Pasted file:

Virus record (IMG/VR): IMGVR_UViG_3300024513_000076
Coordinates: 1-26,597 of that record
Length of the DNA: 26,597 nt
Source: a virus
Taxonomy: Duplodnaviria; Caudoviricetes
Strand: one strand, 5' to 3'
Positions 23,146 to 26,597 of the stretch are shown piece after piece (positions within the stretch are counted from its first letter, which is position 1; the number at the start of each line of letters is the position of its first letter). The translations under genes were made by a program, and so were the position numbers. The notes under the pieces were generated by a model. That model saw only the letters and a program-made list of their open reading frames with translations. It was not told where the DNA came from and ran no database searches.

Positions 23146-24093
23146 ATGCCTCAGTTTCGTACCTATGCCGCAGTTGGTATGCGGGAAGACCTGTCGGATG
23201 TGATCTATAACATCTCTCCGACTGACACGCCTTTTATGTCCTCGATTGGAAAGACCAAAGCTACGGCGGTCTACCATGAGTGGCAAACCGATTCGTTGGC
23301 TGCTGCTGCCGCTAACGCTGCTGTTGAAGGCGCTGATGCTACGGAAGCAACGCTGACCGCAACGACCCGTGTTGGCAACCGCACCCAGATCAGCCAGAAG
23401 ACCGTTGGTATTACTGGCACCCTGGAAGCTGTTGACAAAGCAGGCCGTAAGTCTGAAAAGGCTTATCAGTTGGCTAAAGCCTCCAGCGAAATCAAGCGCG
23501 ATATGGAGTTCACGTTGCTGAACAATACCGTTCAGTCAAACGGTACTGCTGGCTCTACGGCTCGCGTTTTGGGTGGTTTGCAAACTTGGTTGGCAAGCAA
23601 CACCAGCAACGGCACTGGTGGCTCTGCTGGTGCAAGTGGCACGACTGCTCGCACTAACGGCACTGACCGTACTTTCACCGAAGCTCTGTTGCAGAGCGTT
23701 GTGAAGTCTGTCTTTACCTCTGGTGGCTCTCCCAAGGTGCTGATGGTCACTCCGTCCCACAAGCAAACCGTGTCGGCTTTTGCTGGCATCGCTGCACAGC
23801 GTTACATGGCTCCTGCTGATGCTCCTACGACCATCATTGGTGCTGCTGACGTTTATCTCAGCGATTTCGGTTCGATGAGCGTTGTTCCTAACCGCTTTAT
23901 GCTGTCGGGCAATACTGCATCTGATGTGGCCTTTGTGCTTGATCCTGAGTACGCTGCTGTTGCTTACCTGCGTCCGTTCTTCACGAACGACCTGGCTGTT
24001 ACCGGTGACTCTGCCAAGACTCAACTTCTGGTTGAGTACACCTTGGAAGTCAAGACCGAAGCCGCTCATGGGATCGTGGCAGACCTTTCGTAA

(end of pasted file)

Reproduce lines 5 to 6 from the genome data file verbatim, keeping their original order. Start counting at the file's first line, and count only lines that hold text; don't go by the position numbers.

Taxonomy: Duplodnaviria; Caudoviricetes
Strand: one strand, 5' to 3'